perature, there are about nineteen million million million molecules. All these numbers of the third rank are, I need not tell you, to be regarded as at present conjectural. In order to warrant us in putting any confidence in numbers obtained in this way, we should have to compare together a greater number of independent data than we have as yet obtained, and to show that they lead to consistent results.
Thus far, we have been considering molecular science as an inquiry into natural phenomena. But, though the professed aim of all scientific work, is to unravel the secrets of Nature, it has another effect, not less valuable, on the mind of the worker. It leaves him in possession of methods which nothing but scientific work could have led him to invent, and it places him in a position from which many regions of Nature, besides that which he has been studying, appear under a new aspect. The study of molecules has developed a method of its own, and it has also opened up new views of Nature.
When Lucretius wishes us to form a mental representation of the motion of atoms, he tells us to look at a sunbeam shining through a darkened room (the same instrument of research by which Dr. Tyndall makes visible to us the dust we breathe), and to observe the motes which chase each other in all directions through it. This motion of the visible motes, he tells us, is but a result of the far more complicated motion of the invisible atoms which knock the motes about. In his dream of Nature, as Tennyson tells us, he
And torrents of her myriad universe,
Running along the illimitable inane,
Fly on to clash together again, and make
Another and another frame of things
And it is no wonder that he should have attempted to burst the bonds of Fate by making his atoms deviate from their courses at quite uncertain times and places, thus attributing to them a kind of irrational free-will, which on his materialistic theory is the only explanation of that power of voluntary action of which we ourselves are conscious.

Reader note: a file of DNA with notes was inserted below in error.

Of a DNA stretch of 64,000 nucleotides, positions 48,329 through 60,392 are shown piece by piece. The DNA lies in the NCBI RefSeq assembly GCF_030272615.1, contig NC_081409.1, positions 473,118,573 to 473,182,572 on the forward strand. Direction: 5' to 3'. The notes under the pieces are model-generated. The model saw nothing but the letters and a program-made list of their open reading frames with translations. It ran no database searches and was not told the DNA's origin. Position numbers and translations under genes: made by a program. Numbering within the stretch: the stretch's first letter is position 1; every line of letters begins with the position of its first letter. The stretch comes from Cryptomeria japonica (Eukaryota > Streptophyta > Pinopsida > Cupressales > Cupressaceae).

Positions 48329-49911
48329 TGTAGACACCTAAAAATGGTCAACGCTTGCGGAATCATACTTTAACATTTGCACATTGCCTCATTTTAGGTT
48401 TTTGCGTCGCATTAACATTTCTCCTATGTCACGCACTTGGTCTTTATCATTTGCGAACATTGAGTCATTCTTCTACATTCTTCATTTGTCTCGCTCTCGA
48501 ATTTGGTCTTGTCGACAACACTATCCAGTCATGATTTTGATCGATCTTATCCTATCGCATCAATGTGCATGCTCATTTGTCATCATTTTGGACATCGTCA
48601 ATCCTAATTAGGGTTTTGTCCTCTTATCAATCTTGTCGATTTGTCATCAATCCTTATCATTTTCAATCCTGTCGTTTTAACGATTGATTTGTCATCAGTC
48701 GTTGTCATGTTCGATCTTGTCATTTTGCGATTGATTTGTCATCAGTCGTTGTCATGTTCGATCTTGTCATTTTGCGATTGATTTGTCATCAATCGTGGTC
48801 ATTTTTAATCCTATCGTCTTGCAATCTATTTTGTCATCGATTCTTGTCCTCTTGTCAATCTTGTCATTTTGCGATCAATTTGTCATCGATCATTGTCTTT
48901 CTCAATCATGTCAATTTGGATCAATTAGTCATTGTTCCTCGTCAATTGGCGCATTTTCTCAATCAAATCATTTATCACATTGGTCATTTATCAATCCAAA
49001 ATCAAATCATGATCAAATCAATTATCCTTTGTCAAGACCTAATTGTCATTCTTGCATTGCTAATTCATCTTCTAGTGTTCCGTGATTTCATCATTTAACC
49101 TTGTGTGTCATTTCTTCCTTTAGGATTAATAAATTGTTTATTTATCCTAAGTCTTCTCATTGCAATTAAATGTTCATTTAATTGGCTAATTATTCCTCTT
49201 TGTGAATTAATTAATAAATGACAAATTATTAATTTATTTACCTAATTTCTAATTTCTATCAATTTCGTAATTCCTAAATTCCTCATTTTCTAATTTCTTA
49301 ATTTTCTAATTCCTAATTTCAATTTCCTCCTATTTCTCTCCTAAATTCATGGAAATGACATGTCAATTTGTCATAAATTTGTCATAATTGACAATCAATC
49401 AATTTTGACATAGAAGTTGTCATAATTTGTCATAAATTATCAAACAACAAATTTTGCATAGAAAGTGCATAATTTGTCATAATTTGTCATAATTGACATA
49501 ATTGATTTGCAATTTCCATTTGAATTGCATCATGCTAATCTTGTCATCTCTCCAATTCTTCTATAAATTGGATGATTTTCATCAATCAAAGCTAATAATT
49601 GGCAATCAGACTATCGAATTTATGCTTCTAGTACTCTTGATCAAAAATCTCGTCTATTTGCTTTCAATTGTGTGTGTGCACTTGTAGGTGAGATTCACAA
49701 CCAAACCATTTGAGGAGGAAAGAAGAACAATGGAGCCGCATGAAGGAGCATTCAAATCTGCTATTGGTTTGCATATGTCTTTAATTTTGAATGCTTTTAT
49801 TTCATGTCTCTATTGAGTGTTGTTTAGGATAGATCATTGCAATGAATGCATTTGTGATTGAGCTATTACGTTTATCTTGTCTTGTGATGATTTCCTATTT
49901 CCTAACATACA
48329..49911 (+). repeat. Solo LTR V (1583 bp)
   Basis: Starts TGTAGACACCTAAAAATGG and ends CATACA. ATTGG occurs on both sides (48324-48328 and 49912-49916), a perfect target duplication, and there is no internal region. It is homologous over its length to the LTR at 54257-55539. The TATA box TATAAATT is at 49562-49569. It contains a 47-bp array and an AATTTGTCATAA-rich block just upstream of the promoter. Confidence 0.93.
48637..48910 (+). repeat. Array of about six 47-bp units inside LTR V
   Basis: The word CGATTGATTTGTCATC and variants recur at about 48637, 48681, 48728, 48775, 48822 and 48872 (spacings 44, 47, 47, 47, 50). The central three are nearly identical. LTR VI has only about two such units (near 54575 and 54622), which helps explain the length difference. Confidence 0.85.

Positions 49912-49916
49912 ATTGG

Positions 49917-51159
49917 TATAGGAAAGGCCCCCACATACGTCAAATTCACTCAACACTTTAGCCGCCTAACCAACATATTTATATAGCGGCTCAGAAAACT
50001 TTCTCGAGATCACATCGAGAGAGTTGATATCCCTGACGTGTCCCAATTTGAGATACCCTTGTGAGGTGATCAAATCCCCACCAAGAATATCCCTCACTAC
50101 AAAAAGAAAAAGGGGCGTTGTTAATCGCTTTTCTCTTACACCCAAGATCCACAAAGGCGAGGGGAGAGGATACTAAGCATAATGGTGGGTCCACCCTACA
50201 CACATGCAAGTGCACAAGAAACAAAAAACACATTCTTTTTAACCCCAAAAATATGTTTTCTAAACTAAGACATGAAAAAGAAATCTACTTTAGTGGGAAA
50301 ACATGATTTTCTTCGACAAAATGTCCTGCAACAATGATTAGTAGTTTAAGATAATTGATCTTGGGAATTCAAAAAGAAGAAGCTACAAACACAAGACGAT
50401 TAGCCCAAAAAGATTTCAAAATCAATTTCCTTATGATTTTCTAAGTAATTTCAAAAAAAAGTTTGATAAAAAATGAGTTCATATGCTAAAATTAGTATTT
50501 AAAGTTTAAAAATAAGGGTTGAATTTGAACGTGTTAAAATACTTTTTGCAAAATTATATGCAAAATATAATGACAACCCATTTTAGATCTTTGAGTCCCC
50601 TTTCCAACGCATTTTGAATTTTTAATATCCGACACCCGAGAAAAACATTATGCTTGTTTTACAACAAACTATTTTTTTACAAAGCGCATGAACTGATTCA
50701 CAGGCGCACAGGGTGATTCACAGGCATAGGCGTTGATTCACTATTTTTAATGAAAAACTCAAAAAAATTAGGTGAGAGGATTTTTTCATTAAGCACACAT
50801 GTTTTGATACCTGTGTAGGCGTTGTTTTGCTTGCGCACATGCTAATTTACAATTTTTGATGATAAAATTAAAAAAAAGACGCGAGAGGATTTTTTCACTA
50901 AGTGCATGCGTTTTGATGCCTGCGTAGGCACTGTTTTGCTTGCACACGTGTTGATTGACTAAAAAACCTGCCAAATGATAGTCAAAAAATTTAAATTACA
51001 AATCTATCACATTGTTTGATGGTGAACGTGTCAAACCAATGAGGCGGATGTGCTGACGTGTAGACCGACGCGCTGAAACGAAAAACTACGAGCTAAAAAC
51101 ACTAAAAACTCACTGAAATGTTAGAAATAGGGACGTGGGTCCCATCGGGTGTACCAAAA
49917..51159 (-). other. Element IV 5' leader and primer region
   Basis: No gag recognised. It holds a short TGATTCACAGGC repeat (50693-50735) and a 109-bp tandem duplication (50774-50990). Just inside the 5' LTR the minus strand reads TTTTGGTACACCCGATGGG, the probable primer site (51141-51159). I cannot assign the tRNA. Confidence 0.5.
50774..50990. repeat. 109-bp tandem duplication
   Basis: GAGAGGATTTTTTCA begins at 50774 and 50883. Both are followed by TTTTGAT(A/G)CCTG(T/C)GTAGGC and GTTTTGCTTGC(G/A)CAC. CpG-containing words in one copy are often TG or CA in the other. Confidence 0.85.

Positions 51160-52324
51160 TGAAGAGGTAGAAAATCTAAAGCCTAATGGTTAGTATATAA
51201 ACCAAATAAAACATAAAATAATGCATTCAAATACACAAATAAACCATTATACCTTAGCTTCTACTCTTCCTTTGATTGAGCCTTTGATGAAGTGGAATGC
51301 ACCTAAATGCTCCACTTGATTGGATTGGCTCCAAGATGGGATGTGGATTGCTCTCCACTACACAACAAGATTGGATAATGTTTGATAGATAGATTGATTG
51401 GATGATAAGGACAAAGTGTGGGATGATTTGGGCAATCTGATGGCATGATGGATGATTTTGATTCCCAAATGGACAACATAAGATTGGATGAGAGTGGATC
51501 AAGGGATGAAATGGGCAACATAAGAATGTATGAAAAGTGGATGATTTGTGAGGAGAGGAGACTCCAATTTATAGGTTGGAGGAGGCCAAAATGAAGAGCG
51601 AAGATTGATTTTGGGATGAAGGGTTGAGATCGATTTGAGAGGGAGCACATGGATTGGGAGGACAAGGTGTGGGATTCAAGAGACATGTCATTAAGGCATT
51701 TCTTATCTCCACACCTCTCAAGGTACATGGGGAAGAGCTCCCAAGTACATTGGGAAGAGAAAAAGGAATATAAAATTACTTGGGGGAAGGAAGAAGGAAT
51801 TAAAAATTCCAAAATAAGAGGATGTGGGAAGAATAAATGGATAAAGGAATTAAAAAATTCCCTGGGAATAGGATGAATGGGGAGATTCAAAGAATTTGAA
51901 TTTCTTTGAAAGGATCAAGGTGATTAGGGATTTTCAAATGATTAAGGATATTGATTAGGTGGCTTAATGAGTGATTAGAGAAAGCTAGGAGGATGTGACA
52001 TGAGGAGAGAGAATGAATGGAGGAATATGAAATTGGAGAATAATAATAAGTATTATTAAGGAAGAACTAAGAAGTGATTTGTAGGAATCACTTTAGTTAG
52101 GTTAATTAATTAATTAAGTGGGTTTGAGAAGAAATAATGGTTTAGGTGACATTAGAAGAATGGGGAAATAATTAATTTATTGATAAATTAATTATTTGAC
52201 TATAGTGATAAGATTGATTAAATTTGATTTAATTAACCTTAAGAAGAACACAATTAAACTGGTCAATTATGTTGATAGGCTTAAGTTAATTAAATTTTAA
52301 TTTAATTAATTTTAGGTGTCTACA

As long as we have to deal with only two molecules, and have all the data given us, we can calculate the result of their encounter; but when we have to deal with millions of molecules, each of which has millions of encounters in a second, the complexity of the problem seems to shut out all hope of a legitimate solution.
The modern atomists have therefore adopted a method which is, I believe, new in the department of mathematical physics, though it has long been in use in the section of statistics. When the working members of Section F get hold of a report of the census, or any other document containing the numerical data of Economic and Social Science, they begin by distributing the whole population into groups, according to age, income-tax, education, religious belief, or criminal convictions.